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The rise and rise of Wargaming: Part 2: It all kicks off


Yesterday: part one of The rise and rise of Wargaming saw how Victor grew his company from dorm room experiment to eastern megaforce. Today: Wargaming goes global, builds reinforcements in the guises of Warplanes and Warships, and protects some 1940s relics. 

Victor Kislysi, CEO of Wargaming, had dominated Russia’s gaming scene in 2010. World of Tanks was massive, but it was just a rivet in comparison to the incredible machine it would become. Now was the time for Wargaming to take on the west; Europe and America were targets ripe for the taking. 

World of Tanks launched in Russia, but its audience was global from the first moment. Growth was explosive. And while it was easy enough to provide servers and slots for players, supporting them was harder. “The game happened to be good for middle-aged guys. No matter which nationality, tanks are tanks,” says Victor.

world of tanks strongholds guide 94 update wargaming

Wargaming expanded dramatically: pulling in talent in China, America and France. The focus was on recruiting from the local region, rather than basing support in Russia or Belarus, Wargaming built divisions staffed with local PR, marketing, support and facilities. “You have to operate with local people,” says Victor. “We tried to operate places like America out of Russian speaking locations – it does not work. 75% of users don’t ever, ever pay, but they do expect top level service when it comes to support, and community management.”

Today, the scale of World of Tanks is extraordinary. Russia is probably saturated, Victor admits: “everyone in Russia has tried World of Tanks at a certain point,” but growth is strong in America. It is consistently one of the top ten played games in China, too.

Victor feels that the only way to continue to maintain that growth is to consistently evolve the game. “Players consume content really, really quickly. The only way to keep up is to update the game relentlessly…”

World of Warplanes is a success, say Wargaming.

Meanwhile, Wargaming has expanded their game roster with World of Warplanes and World of Warships. Initially, Warplanes was pitched as the American version of World of Tanks – traditionally interest in aircraft is far higher than mechanized war-trucks. Warplanes hasn’t quite seen the same growth, and Victor is frank about the reasons why. Dogfighting is hard.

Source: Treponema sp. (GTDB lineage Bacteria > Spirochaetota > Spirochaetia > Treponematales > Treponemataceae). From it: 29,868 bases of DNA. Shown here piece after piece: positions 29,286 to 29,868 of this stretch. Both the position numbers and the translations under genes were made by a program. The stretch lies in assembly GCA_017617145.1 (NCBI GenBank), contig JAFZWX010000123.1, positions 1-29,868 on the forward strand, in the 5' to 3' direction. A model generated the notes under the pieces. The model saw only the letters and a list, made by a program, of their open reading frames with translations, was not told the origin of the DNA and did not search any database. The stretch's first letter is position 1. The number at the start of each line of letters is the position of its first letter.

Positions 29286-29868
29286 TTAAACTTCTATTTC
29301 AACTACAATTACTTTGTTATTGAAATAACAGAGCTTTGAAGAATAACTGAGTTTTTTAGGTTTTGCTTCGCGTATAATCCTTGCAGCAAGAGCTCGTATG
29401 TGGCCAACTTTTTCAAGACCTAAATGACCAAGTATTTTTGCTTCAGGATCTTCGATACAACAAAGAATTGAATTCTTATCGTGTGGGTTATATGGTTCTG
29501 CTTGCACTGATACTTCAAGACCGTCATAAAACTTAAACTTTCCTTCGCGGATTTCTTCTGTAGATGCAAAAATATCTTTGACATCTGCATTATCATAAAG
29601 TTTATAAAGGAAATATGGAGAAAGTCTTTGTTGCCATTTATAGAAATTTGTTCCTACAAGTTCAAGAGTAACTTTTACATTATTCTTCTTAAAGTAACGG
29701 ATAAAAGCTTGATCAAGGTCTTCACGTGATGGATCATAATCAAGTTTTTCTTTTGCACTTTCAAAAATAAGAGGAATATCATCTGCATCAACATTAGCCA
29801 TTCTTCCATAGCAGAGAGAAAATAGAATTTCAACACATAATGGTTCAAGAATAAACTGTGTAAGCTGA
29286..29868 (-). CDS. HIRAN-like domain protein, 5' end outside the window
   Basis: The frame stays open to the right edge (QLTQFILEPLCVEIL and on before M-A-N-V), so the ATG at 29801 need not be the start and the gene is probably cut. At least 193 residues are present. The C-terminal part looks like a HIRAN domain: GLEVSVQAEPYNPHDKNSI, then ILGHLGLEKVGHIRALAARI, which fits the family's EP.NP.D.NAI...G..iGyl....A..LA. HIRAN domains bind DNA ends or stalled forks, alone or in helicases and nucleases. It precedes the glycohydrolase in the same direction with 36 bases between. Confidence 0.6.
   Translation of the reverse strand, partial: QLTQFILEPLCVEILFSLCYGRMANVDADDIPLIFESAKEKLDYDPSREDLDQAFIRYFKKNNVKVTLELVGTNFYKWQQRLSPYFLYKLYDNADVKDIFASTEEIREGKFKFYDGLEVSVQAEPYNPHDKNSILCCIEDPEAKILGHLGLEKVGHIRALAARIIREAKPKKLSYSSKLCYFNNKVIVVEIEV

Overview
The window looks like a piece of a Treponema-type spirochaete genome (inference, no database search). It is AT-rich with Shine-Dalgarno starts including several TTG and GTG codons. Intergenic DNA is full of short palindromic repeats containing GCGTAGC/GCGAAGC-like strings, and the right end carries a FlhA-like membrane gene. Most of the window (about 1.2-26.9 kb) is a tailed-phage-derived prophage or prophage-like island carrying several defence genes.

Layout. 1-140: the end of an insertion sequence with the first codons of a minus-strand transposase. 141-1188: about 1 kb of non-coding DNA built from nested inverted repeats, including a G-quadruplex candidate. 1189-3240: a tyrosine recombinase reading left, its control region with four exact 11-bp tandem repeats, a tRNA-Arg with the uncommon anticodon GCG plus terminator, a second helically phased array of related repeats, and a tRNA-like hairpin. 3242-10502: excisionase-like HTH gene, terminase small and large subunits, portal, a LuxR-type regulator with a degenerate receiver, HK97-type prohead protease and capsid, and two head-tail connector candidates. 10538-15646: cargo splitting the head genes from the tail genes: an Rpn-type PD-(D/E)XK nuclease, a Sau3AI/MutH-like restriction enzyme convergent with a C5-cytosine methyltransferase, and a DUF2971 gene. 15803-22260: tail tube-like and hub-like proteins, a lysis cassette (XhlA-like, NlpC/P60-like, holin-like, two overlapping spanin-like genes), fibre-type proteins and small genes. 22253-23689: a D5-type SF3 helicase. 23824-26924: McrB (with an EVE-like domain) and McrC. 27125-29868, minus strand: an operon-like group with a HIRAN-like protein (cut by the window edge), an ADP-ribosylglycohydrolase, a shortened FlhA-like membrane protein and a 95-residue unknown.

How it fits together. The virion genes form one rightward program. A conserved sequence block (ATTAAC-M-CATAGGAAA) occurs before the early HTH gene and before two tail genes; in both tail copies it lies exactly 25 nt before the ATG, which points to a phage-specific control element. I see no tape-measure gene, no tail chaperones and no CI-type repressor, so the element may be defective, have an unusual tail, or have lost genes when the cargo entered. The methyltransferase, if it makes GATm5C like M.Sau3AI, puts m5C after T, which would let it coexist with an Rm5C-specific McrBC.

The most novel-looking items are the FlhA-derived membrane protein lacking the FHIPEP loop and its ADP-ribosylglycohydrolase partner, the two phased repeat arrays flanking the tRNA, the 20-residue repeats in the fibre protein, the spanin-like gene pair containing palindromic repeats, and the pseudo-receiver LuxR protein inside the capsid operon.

“We know we’ve done well with Warplanes’ numbers, but we know we’re not yet there,” said Kislysi. “With a tank, it moves like car – left, right, forwards and backwards. They’re also slow, so you need to often stop to aim, and so does your enemy. You can also try and hide in the landscape to see what’s going on. With dogfighting, it’s much more difficult on every level. You can only shoot forwards, and you’re also going really fast; your targets never, ever stop either. We’re not designed by mother nature for flying.”

More tutorials, better PvE modes and a focus on easing players into the air should help.

Warships is a different beast altogether. On the face of it, naval simulation is a slimmer niche, and the playerbase may skew smaller. Even so, the teams are staffing up to support and expand the game. It’s also surprisingly fun. “When the game starts and the warships are out of view of each other, it’s very tense. When the first shots are fired, all hell breaks loose.”

World of Warships

Behind the scenes Wargaming has a little more going on. In 2014, the company bought the rights to make new Total Annihilation and Master of Orion games. Victor confirms that there will be new games, just not in the immediate future. “It takes time and creativity to think what to do with those franchises. Definitely, sometime in the future, something will happen with them, otherwise, why did we bother obtaining them?”

Meanwhile, World of Tanks: Generals is Kislysi’s small pet project: “It’s a very smart and sophisticated card game, We have the deck of cards, and the battlefield with 3×5 squares. Not only do you have to play your cards in the right order, but you need to move them around the battlefield.

But what’s most interesting, I think, is Wargaming’s commitment to outreach and preservation. The company is a major contributor to a project restoring the only surviving Maus super-heavy tank, helped recover the very last Dornier Do 17 plane in existence for RAF Cosford, and funds annual Memorial Day events in America.

“Museums and sponsorships, we’re very clear: we’re paying back to the society,” explains Kislysi. “Most of those organisations are government owned, and during these difficult times, they’re hardly getting any money from the government to stay open; it’s mostly donations and companies like us that keep them afloat. We’ve also helped sponsor restoration projects of various World War II relics. This is all in line with what we believe it: history, education, preservation.”

Over two decades Kislysi has been gathering the components to construct a mega-developer. Now he sits in the commander seat of one of PC biggest games.

“You can work miracles if you have passionate, single minded people,” says Kislysi.

Additional reporting by Matt Purslow and Nick Wilson.